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Famous Annoyance Poems by Famous Poets

These are examples of famous Annoyance poems written by some of the greatest and most-well-known modern and classical poets. PoetrySoup is a great educational poetry resource of famous annoyance poems. These examples illustrate what a famous annoyance poem looks like and its form, scheme, or style (where appropriate).

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by McGonagall, William Topaz
...the trees;
And in the summer time it's frequented with bees,
And also crows with their unmusical cry,
Which is a great annoyance to the villagers that live near by. 

And there in the summer season the mavis sings,
And with her charming notes the woodland rings;
And the sweet-scented zephyrs is borne upon the gale,
Which is most refreshing and invigorating to inhale. 

Then there's the stately Castle of Balmerino
Situated in the midst of trees, a magnificent show,
An...Read more of this...

by Robinson, Edwin Arlington
...inclement devils
Have made of late his heart their dwelling place.
A flame half ready to fly out sometimes
At some annoyance may be fanned up in him,
But soon it falls, and when it falls goes out;
He knows how little room there is in there
For crude and futile animosities,
And how much for the joy of being whole,
And how much for long sorrow and old pain.
On our side there are some who may be given
To grow old wondering what he thinks of us
And some above us, who are...Read more of this...

by Reeser, Jennifer
...ade and garnet gem.

With clarity and ease like these a-stage,
comparison with any else in life
seems but the smart annoyance of an age,
scissors beside a blunted paperknife.

“Sit up. Pay close attention. Sugar Plum
is dancing with such dignity,” I tell
you, half-disheartened, when I hear you hum,
you know Tchaikovsky’s symphony so well....Read more of this...

by Wilcox, Ella Wheeler
...olks who really wound
Are those we love the best. 

The man you thoroughly despise
Can rouse your wrath, 'tis true;
Annoyance in your heart will rise
At things mere strangers do;
But those are only passing ills;
This rule all lives will prove;
The rankling wound which aches and thrills
Is dealt by hands we love. 

The choicest garb, the sweetest grace,
Are oft to strangers shown;
The careless mien, the frowning face,
Are given to our own.
We flatter those we scarc...Read more of this...

by Hacker, Marilyn
...l her Gísela.
I call her Grandma.. "Grandma will buy it for you,"
– does she add "mammele "
not letting her annoyance filter through 
as an old-world friend moves into view?
The toddler and the stout
grey-haired woman walk out
of the small park toward the shopping streets
into a present tense
where what’s ineffaceable repeats
itself. Accidents.
I dash ahead, new whistle in my hand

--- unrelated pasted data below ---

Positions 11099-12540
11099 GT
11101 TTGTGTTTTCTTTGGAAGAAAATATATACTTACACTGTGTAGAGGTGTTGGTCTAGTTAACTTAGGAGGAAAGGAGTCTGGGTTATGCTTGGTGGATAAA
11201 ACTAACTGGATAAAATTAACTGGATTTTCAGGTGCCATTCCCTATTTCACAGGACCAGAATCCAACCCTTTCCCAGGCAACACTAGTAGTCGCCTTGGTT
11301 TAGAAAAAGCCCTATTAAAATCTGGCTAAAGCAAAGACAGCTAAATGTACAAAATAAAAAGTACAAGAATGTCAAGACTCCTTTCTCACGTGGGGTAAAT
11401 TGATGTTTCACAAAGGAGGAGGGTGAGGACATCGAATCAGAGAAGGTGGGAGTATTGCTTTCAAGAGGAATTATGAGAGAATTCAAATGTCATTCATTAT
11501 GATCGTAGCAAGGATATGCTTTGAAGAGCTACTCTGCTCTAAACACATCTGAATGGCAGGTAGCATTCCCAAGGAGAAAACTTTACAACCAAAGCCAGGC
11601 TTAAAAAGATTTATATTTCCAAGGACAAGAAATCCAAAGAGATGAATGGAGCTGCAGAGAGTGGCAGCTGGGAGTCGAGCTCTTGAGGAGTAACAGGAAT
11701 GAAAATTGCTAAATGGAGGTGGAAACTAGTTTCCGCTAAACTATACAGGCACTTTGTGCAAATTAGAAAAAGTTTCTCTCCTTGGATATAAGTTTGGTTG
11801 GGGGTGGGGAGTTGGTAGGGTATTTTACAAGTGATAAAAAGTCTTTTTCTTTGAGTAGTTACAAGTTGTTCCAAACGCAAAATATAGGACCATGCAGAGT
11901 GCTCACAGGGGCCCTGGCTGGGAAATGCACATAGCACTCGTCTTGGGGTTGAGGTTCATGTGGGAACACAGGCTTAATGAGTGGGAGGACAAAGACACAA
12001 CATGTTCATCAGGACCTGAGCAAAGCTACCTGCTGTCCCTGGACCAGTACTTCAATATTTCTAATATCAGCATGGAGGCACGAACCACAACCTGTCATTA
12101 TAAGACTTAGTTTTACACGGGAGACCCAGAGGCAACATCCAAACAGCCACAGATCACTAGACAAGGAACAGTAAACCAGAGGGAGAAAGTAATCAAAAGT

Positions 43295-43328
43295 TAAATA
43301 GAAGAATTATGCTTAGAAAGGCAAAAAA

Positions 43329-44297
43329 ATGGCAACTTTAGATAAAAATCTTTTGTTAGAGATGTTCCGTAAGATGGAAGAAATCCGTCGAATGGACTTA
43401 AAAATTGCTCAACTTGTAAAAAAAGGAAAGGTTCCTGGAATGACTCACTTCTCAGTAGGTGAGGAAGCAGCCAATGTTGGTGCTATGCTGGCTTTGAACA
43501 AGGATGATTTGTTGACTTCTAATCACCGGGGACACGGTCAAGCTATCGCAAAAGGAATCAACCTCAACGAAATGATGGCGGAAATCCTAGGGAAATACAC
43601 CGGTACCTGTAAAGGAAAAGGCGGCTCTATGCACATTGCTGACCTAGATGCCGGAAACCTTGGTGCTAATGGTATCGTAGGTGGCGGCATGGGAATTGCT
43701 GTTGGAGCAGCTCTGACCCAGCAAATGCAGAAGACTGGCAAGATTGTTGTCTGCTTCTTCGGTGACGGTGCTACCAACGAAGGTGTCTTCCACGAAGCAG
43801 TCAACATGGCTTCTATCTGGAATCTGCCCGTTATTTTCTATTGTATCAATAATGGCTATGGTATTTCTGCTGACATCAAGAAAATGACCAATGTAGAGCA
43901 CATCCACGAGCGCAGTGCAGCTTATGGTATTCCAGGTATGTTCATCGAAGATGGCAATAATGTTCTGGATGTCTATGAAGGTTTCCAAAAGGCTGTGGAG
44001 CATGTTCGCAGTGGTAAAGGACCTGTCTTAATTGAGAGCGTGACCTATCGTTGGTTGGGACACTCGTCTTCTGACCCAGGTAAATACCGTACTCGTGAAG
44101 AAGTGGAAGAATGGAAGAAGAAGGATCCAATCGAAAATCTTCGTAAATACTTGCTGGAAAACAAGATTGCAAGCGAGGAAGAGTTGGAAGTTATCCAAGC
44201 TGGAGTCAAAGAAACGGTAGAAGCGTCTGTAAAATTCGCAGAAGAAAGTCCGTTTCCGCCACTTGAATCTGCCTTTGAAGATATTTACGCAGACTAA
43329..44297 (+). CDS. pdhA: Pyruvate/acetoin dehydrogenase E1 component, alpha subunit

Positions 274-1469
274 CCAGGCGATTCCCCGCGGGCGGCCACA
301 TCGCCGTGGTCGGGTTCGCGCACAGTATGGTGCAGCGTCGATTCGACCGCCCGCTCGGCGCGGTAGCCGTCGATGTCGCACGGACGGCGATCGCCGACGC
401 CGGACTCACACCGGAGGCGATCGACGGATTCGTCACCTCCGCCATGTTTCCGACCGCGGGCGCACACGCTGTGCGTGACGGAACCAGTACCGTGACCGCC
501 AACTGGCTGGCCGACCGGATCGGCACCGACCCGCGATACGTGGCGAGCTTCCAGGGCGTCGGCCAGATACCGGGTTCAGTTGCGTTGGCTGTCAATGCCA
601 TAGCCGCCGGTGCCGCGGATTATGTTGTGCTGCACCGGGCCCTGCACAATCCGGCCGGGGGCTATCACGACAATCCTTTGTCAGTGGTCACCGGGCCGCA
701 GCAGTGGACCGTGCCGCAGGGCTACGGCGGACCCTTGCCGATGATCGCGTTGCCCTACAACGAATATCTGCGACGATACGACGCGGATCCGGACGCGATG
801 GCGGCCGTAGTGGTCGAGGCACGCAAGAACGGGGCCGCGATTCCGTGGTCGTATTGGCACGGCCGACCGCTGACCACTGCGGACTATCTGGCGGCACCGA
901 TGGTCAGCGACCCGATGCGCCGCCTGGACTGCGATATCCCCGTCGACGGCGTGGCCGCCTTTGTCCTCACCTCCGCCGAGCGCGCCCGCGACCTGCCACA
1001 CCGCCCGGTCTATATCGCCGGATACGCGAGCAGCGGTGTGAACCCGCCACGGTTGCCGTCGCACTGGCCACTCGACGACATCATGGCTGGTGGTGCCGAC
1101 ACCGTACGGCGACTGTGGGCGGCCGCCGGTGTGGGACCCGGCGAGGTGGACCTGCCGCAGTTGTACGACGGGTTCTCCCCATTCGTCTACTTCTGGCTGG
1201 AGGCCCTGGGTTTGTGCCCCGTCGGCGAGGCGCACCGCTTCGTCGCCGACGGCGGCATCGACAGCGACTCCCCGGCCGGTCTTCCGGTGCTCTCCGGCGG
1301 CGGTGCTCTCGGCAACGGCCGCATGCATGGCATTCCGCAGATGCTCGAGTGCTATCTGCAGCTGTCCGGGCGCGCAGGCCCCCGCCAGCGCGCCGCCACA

She runs behind. The car. The almost-silent
thud. Gísela, prone,...Read more of this...

by Robinson, Edwin Arlington
...funeral gaze—and went upstairs; 
And there, in the one room that he could call
His own, he found a sort of meaningless 
Annoyance in the mute familiar things 
That filled it; for the grate’s monotonous gleam 
Was not the gleam that he had known before, 
The books were not the books that used to be,
The place was not the place. There was a lack 
Of something; and the certitude of death 
Itself, as with a furtive questioning, 
Hovered, and he could not yet understand. 
...Read more of this...

by Paterson, Andrew Barton alias "Silent Waters", 
But never a needless word he said 
In the hut or the shearers' quarters. 

Which caused annoyance to Big Barcoo, 
The shed's unquestioned ringer, 
Whose name was famous Australia through 
As a dancer, fighter and singer. 

He was fit for the ring, if he'd had his rights 
As an agent of devastation; 
And the number of men he had killed in fights 
Was his principal conversation. 

"I have known blokes go to their doom," said he, 
"Through...Read more of this...

by Shelley, Percy Bysshe
...hares:--in a band
The jailors sent those of the liberal schism
Free through the streets of Memphis--much, I wis,
To the annoyance of king Amasis.

And timid lovers, who had been so coy
They hardly knew whether they loved or not,
Would rise out of their rest, and take sweet joy,
To the fulfilment of their inmost thought;
And, when next day the maiden and the boy
Met one another, both, like sinners caught,
Blushed at the thing which each believed was done
Only in fancy--til...Read more of this...

by Shelley, Percy Bysshe
What love of thine own kind? what ignorance of pain? 

With thy clear keen joyance 
Languor cannot be; 
Shadow of annoyance 
Never came near thee: 
Thou lovest; but ne'er knew love's sad satiety.

Waking or asleep, 
Thou of death must deem 
Things more true and deep 
Than we mortals dream, 
Or how could thy notes flow in such a crystal stream? 

We look before and after, 
And pine for what is not: 
Our sincerest laughter 
With some pain is fraught; 
Our sw...Read more of this...

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